Bubbly was produced at the Comedy Theatre, London, on 5 May 1917, and closed on 6 April 1918 after a run of 427 performances.
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'Mr. Andre Charlot describes his successful production at the Comedy as a "New Musical Entertainment," and one may assuredly say that he errs on the side of modesty.
'Certainly, Bubbly is a musical entertainment of most excellent quality, well supplied with lilting song and lively dance, which afford complete satisfaction to one and all, containing as it does such melodious numbers as "The Restaurant duet"; a medley version of "Comin' thro' the rye," and "Hawaiian Butterfly," in which Miss Teddie Gerard is seen and heard to excellent advantage, and the charming duet and dance, "Have your forgotten?" admirably rendered by Miss Phyllis Monkman and Mr. Walter Williams, the latter replacing Mr. Jack Hulbert, who is now in the A.S.C., somewhere in France. The above are just a few items chosen, more or less, in haphazard fashion, and they are fairly representative of the remainder.
'I began by saying Mr. Charlot's description of Bubbly was modest in definition, and it is so for the reason that apart from its musical entertainment it possesses another factor which entitles it to be considered as genuine burlesque drama.
'First and foremost in this respect we must place "An Old Situation in Four Ways." The presence of the Compère and Commère, Mr. Gerald Kirby and Miss Margaret Campbell suggests Revue, but we will not quarrel with the author on that score. Revue or Burlesque, it is capital satire and rich in humour, as the laughter of the audience demonstrated.
'Further, it provides good acting and mimetic opportunities for such clever artists as Mr. Arthur Playfair, one of the best of unctuous and versatile comedians, Mr. Walter Williams, Mr. Gilbert Childs, Miss Winnie Melville, and Miss Laura Cowie. The "old situation" is concerned with the headstrong youth who falls in love with a lady burdened by a not irreproachable past, the fond and forgiving mother, and the elderly man of the world who was such an invaluable asset in the dramas of Dumas fils.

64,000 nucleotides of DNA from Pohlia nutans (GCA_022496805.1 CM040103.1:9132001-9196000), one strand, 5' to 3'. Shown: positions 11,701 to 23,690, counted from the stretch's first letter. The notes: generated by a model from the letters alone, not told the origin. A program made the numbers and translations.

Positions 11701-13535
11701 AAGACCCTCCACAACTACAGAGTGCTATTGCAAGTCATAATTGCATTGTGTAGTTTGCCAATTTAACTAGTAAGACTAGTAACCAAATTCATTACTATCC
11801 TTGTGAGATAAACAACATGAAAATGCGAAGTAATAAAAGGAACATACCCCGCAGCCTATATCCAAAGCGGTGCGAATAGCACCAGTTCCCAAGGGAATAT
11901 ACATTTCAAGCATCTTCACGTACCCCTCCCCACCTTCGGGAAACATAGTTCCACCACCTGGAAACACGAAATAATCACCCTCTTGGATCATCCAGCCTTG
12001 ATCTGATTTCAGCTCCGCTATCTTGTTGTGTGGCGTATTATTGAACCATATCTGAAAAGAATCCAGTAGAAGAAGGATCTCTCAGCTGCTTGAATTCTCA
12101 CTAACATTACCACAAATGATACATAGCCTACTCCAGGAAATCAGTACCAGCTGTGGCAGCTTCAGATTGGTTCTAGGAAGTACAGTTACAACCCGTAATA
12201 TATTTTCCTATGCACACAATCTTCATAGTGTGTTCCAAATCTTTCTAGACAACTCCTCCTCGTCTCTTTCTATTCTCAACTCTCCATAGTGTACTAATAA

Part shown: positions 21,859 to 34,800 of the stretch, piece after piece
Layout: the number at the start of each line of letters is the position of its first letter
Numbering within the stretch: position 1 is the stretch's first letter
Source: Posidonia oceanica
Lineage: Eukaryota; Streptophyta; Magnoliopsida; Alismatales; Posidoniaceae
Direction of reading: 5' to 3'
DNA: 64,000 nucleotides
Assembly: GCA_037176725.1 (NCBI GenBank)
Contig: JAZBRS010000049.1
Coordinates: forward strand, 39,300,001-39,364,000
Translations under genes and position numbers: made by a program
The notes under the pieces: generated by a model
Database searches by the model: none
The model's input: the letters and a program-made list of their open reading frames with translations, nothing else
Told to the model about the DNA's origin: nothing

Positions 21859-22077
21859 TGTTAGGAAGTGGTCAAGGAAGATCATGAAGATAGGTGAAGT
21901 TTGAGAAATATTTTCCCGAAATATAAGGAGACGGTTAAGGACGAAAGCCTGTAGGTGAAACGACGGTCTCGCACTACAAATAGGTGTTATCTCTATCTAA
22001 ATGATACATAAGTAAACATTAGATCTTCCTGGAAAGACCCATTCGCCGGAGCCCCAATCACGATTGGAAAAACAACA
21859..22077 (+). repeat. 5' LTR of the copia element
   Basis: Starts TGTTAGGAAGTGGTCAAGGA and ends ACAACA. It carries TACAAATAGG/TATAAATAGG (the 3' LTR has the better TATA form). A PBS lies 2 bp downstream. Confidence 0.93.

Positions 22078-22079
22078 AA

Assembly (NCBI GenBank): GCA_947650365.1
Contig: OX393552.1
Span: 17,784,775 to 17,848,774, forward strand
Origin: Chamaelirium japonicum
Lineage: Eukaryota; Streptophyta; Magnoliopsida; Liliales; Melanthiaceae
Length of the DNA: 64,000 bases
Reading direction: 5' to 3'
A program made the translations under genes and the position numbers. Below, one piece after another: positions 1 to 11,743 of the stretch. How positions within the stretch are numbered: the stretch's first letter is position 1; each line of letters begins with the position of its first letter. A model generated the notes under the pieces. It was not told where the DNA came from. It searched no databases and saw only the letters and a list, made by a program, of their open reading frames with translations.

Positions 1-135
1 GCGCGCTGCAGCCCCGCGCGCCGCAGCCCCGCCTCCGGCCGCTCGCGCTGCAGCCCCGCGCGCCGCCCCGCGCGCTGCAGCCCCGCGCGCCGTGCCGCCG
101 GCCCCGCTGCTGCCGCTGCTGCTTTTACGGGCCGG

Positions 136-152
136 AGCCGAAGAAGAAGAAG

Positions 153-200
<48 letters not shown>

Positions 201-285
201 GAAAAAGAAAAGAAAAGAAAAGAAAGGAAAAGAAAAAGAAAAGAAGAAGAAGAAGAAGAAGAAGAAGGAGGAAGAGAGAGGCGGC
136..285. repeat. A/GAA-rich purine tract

'In the first place we have the episode treated in the Alexandrian manner at the St. James', and Mr. Playfair's imitation of the Knight of King Street [i.e. Sir George Alexander of the St. James's Theatre] is particularly good in its restraint and vraisemblance. Then we are transported to the Hudson Theatre, New York City, where it becomes a "crook" drama. Back to this side again, and we are given its realistic environment as imagined by the Stage Society, and the "fourth situation" brings us to the Lyceum and Mr. Walter Melville's conception of the theme on the romantic melodrama lines associated with his name. Each scene is admirably acted.
'On much the same lines is Mr. Ivan Campbell's Rehearsal burlesque, modelled on the lines of A Pantomime Rehearsal [Terry's Theatre, London, 3 August 1891], and entitled, "The Gipsy Queen's Revenge," or, "It will be all right on the Night," a most amusing piece of fooling.
'In strong contrast to this we have Mr. Arthur Weigall's Grand Guignol Episode, "A Tooth for a Tooth," certainly a grim incident, although it is supposed to be only the dream of a young lady while under the influence of gas in the dental chair.
'Mr. Charlot is to be heartily congratulated on the production not only of this particular piece, but also of Cheep at the Vaudeville [26 April 1917, starring Lee White (succeeded by Teddie Gerard), with Walter Williams, Beatrice Lillie, et al], which is enjoying an equal amount of prosperity and proving a like quantity of amusement.'
(B.W. Findon, The Play Pictorial, no 185, vol XXXI, Bubbly issue, London, 1917, pp. 18 and 19)